February 2024

Nero Wolfe on Page and (Small U.S.) Screen:
Champagne for One
by Matthew R. Bradley


   Rex Stout’s Nero Wolfe novel Champagne for One (1958) finds Austin “Dinky” Byne asking Archie a favor: to sub for him at the annual dinner party his aunt, ex-client Louise (Mrs. Robert) Robilotti, throws on the birth date of her late first husband, philanthropist Albert Grantham. At table will be Albert’s twins, Celia and Cecil; unwed mothers Helen Yarmis, Ethel Varr, Faith Usher, and Rose Tuttle; and fellow “chevaliers” Paul Schuster, Beverly Kent, and Edwin Laidlaw. The mothers are “graduates” of Grantham House in Dutchess County, “financed until they got jobs or husbands,” invited to Fifth Avenue to keep in touch…if not necessarily to find said husbands among the upper crust of society.

   Forewarned by second-timer Rose that Faith has long kept a bottle of cyanide on her, and might choose that night to use it, Archie watches her carefully until she takes a fatal drink of champagne, and knows she did not administer it herself. Cramer visits Wolfe, making clear in his presence that he thinks Archie is mistaken or lying, but will not rule homicide out; hard on his heels, Laidlaw tries to hire Wolfe to learn why. Believing it was suicide, he fears being arrested for murder if the police uncover the fact that, under a false name, he had a liaison in Canada with Faith, then a clerk at Cordoni’s flower shop, her presence at Grantham House reported to Laidlaw by Byne—apparently unaware he was the father.

   Wolfe agrees either to prove suicide or to expose the killer, but mistrusts the “remarkable coincidence” that neither Laidlaw nor Faith knew the other would be there. In return for not revealing that Dinky faked a cold to get out of the party, Archie gets an audience with Mrs. Blanche Irwin at Grantham House, who also doubts suicide and says Byne chose the mothers from the list she gave him. Archie returns home, where Orrie has brought them, and corroborating his statement earns a “quite satisfactory” (“He gave me a satisfactory only when I hatched a masterpiece”) for Ethel; Mrs. James Robbins, a Grantham House director, had gotten Faith a job at Barwick’s furniture store and an apartment with Helen.

   Helen recalls that Faith once reported meeting her mother on the street and running away after a scene, but later regretted telling Helen she wished her dead. Two days after hiring Wolfe, with no progress, Laidlaw covers by visiting with the other chevaliers and Cece to accuse him of doing them an injury by linking them with a spurious murder investigation, but the two parties are at an impasse. Archie receives an urgent summons from Laidlaw, dogged by the D.A., as Wolfe is siccing the ’teers on the mother, Elaine, who—per Lon at the Gazette—lammed after authorizing Marjorie Betz to claim the body for cremation; prefiguring the title of a 1963 entry, “I wished the trio luck in their mother hunt and left.”

   Somebody mails the D.A. (now Ed Bowen again—I give up) a note outing Laidlaw as the father, yet while he is livid, having admitted nothing, Wolfe is gratified at having goaded the killer into action: “Now he is doomed.” Cramer interrupts the interrogation into who could have known, forcing his quarry to slip out the back and bearding Wolfe in the plant rooms to no avail. Just as Wolfe tells Archie to see Celia, who gave a flippant reason for rejecting Laidlaw’s proposal but may have known about Faith, she calls asking him to the house; on arrival, she admits to being a decoy for her mother, who wants to see him along with the Police Commissioner (now Bob Skinner again—whatever), because of said note.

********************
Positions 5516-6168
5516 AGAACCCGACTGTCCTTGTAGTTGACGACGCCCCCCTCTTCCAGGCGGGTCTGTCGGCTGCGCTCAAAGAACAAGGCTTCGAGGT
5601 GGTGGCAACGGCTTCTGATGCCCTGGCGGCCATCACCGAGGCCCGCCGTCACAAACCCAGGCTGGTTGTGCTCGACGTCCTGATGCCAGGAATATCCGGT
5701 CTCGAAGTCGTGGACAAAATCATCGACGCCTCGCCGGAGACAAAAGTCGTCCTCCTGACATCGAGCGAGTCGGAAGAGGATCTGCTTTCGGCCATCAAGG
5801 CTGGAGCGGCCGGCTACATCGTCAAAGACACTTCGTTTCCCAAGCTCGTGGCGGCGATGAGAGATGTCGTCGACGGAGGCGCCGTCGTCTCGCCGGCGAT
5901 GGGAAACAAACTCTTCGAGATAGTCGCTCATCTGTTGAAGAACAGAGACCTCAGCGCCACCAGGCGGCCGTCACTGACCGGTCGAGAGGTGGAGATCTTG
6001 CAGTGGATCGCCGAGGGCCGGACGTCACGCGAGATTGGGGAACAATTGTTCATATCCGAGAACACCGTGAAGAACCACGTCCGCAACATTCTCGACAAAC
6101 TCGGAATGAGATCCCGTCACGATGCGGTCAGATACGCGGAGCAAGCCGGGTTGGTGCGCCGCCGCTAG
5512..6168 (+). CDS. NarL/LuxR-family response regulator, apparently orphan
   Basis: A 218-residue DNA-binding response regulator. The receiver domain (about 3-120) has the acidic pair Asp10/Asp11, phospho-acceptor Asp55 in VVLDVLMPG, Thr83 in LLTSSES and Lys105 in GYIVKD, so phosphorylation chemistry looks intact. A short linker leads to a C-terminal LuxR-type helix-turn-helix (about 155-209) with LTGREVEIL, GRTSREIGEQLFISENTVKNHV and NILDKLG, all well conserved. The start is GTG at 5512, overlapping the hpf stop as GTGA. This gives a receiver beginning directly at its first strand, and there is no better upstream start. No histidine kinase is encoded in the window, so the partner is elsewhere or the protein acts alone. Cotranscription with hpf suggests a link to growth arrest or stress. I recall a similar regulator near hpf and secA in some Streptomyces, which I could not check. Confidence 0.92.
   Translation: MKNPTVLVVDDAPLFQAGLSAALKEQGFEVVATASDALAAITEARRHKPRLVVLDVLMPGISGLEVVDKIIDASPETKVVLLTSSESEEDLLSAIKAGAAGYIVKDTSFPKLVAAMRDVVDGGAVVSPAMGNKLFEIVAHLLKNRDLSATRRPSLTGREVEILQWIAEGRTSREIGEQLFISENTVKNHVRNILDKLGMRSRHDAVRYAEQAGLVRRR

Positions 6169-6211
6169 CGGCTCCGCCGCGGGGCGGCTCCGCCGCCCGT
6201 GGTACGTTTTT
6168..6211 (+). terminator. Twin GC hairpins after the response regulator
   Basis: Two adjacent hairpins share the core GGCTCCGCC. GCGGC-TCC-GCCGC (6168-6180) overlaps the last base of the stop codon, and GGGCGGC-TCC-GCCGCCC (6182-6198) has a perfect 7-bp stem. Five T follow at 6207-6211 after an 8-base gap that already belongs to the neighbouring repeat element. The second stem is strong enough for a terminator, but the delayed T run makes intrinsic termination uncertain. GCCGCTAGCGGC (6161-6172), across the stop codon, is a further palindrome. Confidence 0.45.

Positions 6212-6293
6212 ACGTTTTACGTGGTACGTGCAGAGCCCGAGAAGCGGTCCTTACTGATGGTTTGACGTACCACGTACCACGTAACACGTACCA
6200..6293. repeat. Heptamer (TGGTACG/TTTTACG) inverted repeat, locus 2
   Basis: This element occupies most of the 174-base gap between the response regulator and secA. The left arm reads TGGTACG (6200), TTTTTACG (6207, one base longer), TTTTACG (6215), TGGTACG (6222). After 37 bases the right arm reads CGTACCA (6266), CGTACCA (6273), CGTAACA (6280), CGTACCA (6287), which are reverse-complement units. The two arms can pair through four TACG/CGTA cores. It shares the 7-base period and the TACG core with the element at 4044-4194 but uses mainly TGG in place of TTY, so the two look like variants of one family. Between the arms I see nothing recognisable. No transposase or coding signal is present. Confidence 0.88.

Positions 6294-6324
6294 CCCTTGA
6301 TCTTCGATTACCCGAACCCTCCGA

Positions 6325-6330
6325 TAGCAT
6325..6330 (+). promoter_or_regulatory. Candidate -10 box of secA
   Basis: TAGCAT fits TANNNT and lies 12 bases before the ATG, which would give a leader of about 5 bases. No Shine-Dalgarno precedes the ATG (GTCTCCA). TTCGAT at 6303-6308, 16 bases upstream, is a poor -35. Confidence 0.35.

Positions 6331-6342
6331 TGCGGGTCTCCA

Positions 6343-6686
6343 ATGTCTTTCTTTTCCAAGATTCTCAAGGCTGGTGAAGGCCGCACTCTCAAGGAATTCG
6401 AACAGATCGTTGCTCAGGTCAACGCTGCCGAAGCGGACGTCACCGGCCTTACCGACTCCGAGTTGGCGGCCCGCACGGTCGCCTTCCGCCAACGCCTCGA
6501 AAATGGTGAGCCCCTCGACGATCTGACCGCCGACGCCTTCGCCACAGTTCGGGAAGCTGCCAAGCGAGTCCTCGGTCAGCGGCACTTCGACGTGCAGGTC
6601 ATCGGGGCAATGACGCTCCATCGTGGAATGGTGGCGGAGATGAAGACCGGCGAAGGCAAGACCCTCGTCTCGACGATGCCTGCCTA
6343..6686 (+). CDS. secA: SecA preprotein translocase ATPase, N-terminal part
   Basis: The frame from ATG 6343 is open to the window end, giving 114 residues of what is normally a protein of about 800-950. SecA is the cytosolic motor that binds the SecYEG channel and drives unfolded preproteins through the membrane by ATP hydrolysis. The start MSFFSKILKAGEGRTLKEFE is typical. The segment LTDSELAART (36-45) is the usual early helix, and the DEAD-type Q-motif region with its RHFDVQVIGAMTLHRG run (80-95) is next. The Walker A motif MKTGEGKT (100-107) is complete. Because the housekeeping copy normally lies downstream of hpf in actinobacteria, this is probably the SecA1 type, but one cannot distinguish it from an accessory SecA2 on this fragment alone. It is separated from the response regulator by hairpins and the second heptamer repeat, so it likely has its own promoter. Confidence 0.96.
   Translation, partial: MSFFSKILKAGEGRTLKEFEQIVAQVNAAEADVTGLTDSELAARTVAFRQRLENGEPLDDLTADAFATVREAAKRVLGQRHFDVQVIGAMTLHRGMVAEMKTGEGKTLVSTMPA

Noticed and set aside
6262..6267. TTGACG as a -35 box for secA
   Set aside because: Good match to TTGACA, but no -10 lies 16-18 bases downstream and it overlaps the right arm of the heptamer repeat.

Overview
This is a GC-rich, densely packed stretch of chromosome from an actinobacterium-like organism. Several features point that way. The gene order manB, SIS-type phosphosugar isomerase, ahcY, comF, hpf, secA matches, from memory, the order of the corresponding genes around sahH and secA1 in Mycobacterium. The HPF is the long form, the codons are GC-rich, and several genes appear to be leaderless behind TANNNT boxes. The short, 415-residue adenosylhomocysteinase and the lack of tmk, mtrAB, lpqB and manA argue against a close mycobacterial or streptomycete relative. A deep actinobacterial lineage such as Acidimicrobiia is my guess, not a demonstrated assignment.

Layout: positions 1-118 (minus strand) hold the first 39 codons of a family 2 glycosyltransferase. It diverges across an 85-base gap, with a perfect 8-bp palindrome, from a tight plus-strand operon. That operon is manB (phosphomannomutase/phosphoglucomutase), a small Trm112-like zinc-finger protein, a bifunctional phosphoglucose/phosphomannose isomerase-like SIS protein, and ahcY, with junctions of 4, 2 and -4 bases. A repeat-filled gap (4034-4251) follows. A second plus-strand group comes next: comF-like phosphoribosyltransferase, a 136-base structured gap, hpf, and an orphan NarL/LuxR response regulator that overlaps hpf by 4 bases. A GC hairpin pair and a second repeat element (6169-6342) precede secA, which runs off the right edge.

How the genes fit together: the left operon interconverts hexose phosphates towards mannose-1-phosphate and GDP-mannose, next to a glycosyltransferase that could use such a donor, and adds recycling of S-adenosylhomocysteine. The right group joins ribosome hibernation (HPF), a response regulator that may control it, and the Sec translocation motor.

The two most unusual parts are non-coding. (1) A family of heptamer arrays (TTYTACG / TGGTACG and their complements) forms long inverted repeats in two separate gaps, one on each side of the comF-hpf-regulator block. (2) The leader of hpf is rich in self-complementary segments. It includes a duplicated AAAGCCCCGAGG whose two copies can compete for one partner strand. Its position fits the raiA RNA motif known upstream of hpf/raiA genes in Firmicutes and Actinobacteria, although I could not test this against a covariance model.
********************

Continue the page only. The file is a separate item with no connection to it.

Asked once again to walk back his statement, Archie tactfully withdraws and, frustrated while waiting for Saul to flush Elaine from her Hotel Christie hideout, blows up at Wolfe. Replying that “You are headstrong and I am magisterial. Our tolerance of each other is a constantly recurring miracle,” Wolfe suggests Byne deserves closer scrutiny; tailing him to Tom’s Joint, Archie finds Saul tailing her there as well, and threatened with the police, they agree to see Wolfe. Separated, Dinky asserts that he’d been intimate years ago with Elaine, who requested the meet to ask about Faith’s death, while she volunteers only the second fact, and during the interview, Orrie arrives bearing a leather case from her room.

   This contains a letter from Albert revealing that he had been her lover; supported her and Faith, if not acknowledging paternity due to Elaine’s promiscuity; and arranged for Byne to share with her the annual $55,000 tax-exempt income from a $2 million portfolio. One of the provisions, Elaine confirms, halved her payments if Faith died, and Byne, who now clearly had a motive if not necessarily opportunity, admits he typed the note to deflect the investigation away from him, but got cold feet after mischievously arranging for Laidlaw and Faith to be at the party. Then, as Wolfe leans back, closes his eyes, and start pushing his lips in and out, Archie opines, “I really should have a sign made, genius at work…”

   To determine how the crime was committed, Wolfe has Cramer and Stebbins gather the suspects to restage it in his office; Purley voices Wolfe’s observation that the distinctive way Cecil carries the glasses would enable an onlooker to know which of the pair picked up he would proffer to Faith. Waiting in the wings, Elaine is introduced to Louise, who slaps her face, having learned from Byne of Faith’s paternity, and invited her there to kill her. Standing at the bar as Hackett, the butler, poured, Louise dropped the poison into the glass, making her own son an unwitting delivery system, and it is later learned that, aware of the cyanide Faith carried, she procured some, knowing that suicide would be assumed.